rest in peace lillian bassman

 

The world lost a great talent today. Photographer Lillian Bassman passed away at the age of 94.

I was so thrilled to have the chance to interview her about 12 years ago. Her work was truly the convergence of art and commerce: Fashion photography to sell and promote garments that seem an afterthought at best and are utterly undistinguishable at times. It's an observation made by National Post writer Nathalie Atkinson, who just reviewed Bassman's latest book, Lillian Bassman Lingerie, in the Saturday paper. It's an observation also made by editors at Harper's Bazaar when Bassman was shooting for the magazine in the '50s and '60s – and the fodder for many disagreements, as she told me. As a longtime magazine editor I considered Bassman's story a cautionary tale. I imagine the editors with advertisers breathing down their long fashionable necks, "Who is this you have photographing my dress. I can't even see it in the photo. How is my customer supposed to recognize it and find it at Saks?" And yet then there is the work – the utterly breathtaking work. Sometimes the art must come first, the commerce will take care of itself.

Bassman's art began with obviously incredible skill communicating with extraordinary models. I don't forget their role. She mastered light to get a shot, but the click of the shutter was far from being the completion of her task. Through darkroom manipulation and, later, Photoshop, Bassman explored every nuance of light, shadow, fabric, shape.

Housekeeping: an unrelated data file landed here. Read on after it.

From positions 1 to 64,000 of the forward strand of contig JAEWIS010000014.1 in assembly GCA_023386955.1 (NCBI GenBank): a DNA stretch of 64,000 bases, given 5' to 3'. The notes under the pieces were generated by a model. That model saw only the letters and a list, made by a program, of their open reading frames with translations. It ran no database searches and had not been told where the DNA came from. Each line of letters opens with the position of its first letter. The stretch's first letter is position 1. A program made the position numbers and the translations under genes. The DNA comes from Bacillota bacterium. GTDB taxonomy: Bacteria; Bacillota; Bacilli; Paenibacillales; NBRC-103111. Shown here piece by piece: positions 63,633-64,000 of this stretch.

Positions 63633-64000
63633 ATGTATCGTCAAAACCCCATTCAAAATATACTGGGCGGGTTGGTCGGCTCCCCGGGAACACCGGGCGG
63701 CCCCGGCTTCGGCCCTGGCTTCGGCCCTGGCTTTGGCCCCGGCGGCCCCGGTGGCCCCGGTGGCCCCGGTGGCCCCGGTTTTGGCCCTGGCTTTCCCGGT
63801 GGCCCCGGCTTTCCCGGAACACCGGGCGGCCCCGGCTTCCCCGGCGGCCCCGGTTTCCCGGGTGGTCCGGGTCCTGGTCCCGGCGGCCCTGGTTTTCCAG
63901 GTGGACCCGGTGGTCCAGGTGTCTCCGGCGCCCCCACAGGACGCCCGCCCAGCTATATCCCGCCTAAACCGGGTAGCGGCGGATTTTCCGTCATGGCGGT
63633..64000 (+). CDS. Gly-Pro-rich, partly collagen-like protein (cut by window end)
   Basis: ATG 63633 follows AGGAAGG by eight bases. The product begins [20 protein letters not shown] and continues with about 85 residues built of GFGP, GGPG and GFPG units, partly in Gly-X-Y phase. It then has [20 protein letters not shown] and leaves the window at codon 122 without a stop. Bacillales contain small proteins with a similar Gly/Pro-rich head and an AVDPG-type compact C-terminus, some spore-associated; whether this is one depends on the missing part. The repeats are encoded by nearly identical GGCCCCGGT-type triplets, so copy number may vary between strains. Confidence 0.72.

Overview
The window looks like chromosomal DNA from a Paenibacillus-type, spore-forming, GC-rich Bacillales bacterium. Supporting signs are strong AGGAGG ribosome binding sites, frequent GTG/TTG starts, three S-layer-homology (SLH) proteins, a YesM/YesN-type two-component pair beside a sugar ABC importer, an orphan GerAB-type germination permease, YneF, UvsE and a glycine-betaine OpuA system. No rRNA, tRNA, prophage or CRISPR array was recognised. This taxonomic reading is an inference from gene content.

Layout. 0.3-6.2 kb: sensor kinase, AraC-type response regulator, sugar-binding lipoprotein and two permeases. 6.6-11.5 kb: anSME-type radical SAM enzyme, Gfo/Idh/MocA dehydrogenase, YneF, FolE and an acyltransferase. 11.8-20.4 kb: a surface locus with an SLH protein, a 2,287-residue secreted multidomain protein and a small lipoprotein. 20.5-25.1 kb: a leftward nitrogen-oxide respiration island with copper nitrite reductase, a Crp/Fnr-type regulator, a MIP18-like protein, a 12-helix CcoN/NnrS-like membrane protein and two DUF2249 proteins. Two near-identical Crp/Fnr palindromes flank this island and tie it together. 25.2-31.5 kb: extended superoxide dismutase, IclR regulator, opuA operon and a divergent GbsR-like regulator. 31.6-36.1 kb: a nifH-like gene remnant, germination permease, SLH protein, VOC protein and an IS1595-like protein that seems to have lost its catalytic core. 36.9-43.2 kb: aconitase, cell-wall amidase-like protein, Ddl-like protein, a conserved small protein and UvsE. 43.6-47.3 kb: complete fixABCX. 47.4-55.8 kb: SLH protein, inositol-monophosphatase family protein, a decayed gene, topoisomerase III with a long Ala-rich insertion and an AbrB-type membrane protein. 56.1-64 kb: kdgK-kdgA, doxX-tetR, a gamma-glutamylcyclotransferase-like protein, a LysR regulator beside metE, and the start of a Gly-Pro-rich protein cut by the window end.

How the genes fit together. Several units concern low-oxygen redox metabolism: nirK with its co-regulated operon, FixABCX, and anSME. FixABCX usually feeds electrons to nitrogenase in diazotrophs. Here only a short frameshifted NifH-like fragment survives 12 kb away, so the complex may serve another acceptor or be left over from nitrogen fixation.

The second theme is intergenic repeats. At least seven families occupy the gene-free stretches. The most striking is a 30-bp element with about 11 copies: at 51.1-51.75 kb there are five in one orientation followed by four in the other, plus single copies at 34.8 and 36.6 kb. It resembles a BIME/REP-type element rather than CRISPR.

One of the stories Lillian Bassman told me that stuck with me over the years is that the rule of publishing at the time dictated that any model being photographed in lingerie, or any state of undress should have her face partially obscured in the interest of modesty. Look again at these photos. It's fascinating to do so once you know this. I recalled this story reading a post Jane Flanagan did a while back on Faceless photos. They are so dreamy and often a bit sad. And a variation on this idea, I also find Jen Gotch's defaced self portraits haunting.

But back to Lillian Bassman. I leave you with just a few of my favourites from her vast body of work. I just hope someday to own one. Someday.

I turned a version of the one above (notice how the model's neck is extended and chin up in mine) into a silhouette for my former apartment (displayed it with a famous Man Ray portrait of Coco Chanel that also got the silhouette treatment) PS. UGH, I friggin' hate that this was shot with the lamp on - forgive me Lillian Bassman!:

A postcard of this one – the promo for the exhibit which was the occasion for my interview with her – lived on my mantel for a time (notice that the image is flipped for the postcard):

rest in peace Lillian Bassman. Thank you for your art.